The open-label Phase 2 trial looked to expand treatment for patients with newly diagnosed and persistent immune thrombocytopenia.
The FDA has approved a supplemental Biologics License Application (sBLA) for romiplostim (Nplate, Amgen) to expand treatment with romiplostim to newly diagnosed and persistent adult with immune thrombocytopenia (ITP), a rare, serious autoimmune disease characterized by low platelet counts, who have had an insufficient response to corticosteroids, immunoglobulins, or splenectomy.
The approval followed an open-label, single-arm Phase 2 trial that included approximately 75 adult patients with ITP diagnosed less than 6 months prior to the baseline who had an insufficient response to a first-line treatment, such as corticosteroids. The median time from ITP diagnosis to study enrollment was 2.2 months.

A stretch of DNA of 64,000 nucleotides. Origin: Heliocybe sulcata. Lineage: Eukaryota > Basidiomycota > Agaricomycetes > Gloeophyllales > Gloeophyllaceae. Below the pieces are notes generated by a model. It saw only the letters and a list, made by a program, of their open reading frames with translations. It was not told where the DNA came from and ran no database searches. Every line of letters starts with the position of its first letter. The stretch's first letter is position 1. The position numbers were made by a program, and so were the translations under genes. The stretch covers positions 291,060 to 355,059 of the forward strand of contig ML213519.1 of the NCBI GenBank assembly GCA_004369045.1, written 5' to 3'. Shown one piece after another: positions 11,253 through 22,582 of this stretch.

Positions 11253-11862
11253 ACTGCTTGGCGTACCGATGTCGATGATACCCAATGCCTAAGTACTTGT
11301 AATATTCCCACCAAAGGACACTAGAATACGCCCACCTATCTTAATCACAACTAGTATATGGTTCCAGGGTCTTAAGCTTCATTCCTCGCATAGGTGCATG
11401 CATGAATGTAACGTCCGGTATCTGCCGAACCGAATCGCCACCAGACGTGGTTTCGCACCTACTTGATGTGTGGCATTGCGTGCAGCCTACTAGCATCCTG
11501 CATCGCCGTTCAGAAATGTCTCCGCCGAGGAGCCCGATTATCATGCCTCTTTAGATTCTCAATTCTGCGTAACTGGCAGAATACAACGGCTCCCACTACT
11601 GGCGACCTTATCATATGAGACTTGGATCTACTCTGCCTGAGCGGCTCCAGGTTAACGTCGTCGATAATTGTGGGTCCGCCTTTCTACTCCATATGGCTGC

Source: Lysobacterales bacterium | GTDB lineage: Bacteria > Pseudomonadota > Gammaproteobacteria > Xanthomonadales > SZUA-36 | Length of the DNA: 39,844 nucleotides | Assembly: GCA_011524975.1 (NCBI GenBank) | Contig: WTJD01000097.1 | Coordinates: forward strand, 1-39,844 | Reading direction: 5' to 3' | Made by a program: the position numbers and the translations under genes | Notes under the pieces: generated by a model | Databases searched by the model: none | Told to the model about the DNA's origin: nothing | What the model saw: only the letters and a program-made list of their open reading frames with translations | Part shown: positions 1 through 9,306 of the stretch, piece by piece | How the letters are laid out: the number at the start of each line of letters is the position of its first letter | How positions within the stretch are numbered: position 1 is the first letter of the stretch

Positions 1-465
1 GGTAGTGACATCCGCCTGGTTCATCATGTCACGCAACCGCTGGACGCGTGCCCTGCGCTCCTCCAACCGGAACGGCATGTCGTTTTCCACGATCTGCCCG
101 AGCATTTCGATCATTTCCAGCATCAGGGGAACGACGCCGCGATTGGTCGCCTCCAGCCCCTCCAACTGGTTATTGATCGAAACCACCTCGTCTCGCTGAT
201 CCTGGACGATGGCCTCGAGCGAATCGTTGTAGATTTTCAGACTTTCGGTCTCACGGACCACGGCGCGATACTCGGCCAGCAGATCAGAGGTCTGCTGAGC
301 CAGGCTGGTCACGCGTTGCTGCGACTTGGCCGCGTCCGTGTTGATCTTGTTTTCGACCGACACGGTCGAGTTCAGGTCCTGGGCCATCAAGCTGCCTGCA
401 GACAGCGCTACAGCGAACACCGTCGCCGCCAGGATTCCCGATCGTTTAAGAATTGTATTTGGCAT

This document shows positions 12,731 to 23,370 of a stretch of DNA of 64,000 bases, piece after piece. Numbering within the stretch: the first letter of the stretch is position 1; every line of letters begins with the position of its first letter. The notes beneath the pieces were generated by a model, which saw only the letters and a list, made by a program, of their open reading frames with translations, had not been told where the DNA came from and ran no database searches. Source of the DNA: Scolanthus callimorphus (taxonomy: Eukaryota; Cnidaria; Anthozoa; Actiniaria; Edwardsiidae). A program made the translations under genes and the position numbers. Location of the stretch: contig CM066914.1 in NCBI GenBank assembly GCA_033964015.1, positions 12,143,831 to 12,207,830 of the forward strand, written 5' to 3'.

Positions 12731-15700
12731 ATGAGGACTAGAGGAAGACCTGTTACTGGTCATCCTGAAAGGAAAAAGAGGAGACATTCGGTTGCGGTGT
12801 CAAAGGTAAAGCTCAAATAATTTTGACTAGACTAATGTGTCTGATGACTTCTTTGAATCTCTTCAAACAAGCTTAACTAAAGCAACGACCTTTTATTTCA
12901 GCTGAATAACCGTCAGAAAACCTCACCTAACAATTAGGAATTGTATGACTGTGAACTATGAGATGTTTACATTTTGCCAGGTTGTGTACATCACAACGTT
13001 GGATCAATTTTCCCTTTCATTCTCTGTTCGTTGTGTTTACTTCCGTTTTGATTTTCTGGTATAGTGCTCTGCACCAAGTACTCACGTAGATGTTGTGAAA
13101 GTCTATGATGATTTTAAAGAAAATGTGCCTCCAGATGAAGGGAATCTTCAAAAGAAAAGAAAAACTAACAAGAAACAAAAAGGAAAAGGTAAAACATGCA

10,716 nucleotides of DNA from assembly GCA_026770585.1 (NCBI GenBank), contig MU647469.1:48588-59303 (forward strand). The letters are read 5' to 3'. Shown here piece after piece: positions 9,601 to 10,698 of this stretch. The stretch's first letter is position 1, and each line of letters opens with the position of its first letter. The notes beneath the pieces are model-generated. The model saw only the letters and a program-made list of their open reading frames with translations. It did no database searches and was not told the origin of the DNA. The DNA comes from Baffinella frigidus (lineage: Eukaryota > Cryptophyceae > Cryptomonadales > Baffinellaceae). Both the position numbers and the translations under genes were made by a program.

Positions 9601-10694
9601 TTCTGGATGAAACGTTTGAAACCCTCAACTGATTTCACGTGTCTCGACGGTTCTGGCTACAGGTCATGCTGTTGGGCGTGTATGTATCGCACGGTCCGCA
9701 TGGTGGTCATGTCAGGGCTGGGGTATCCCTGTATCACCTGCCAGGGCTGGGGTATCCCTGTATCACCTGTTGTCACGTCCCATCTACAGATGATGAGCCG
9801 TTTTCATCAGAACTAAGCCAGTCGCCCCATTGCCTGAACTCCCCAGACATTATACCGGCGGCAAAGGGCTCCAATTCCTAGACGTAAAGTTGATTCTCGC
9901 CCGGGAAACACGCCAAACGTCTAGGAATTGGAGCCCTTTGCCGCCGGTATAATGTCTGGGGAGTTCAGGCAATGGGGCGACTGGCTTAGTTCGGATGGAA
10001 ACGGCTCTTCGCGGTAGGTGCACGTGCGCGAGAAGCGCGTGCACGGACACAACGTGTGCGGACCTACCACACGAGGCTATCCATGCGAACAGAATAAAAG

The median number of months with platelet response (≥ 50 x 109/L) was 11 months during the 12-month treatment period (95% CI: 10, 11), with a median time to first platelet response of 2.1 weeks (95% CI: 1.1, 3.0). Additionally, 93% of patients achieved 1 or more platelet responses during the 12-month treatment period.
On the secondary endpoint, 32% of patients achieved remission for at least 6 months, defined by maintaining a platelet count ≥ 50 x 109/L in the absence of romiplostim and any medication for ITP
According to the National Heart, Lung, and Blood Institute, ITP is a bleeding disorder in which the blood does not clot as it should. It is thought to be caused by an autoimmune response.2
In December 2018, the FDA approved another sBLA for romiplostim for the treatment of pediatric patients with ITP.
The safety profile of romiplostim was similar across patients, regardless of ITP duration. The participants experienced the following adverse events: bronchitis, sinusitis, vomiting, arthralgia, myalgia, headache, dizziness, and more. The adverse reaction of thrombocytosis occurred with an incidence of 2% in adults with ITP duration up to 12 months.